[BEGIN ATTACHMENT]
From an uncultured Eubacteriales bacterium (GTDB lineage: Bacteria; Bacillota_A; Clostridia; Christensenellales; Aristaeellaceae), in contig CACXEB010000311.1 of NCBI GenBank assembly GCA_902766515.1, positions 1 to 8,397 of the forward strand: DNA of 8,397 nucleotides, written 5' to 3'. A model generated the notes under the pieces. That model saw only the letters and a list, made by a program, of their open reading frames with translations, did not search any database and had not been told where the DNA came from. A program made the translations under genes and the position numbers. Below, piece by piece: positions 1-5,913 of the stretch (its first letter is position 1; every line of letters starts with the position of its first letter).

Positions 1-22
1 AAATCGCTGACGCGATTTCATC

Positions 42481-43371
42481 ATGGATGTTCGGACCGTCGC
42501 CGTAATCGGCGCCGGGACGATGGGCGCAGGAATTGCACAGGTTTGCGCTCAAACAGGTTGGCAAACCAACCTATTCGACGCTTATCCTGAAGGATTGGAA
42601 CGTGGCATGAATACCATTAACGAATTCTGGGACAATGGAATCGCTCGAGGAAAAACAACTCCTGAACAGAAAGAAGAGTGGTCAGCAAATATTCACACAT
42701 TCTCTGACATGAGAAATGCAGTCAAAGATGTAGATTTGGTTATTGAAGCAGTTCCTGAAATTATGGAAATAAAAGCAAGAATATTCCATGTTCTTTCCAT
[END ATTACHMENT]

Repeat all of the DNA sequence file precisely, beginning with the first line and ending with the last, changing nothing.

From an uncultured Eubacteriales bacterium (GTDB lineage: Bacteria; Bacillota_A; Clostridia; Christensenellales; Aristaeellaceae), in contig CACXEB010000311.1 of NCBI GenBank assembly GCA_902766515.1, positions 1 to 8,397 of the forward strand: DNA of 8,397 nucleotides, written 5' to 3'. A model generated the notes under the pieces. That model saw only the letters and a list, made by a program, of their open reading frames with translations, did not search any database and had not been told where the DNA came from. A program made the translations under genes and the position numbers. Below, piece by piece: positions 1-5,913 of the stretch (its first letter is position 1; every line of letters starts with the position of its first letter).

Positions 1-22
1 AAATCGCTGACGCGATTTCATC

Positions 42481-43371
42481 ATGGATGTTCGGACCGTCGC
42501 CGTAATCGGCGCCGGGACGATGGGCGCAGGAATTGCACAGGTTTGCGCTCAAACAGGTTGGCAAACCAACCTATTCGACGCTTATCCTGAAGGATTGGAA
42601 CGTGGCATGAATACCATTAACGAATTCTGGGACAATGGAATCGCTCGAGGAAAAACAACTCCTGAACAGAAAGAAGAGTGGTCAGCAAATATTCACACAT
42701 TCTCTGACATGAGAAATGCAGTCAAAGATGTAGATTTGGTTATTGAAGCAGTTCCTGAAATTATGGAAATAAAAGCAAGAATATTCCATGTTCTTTCCAT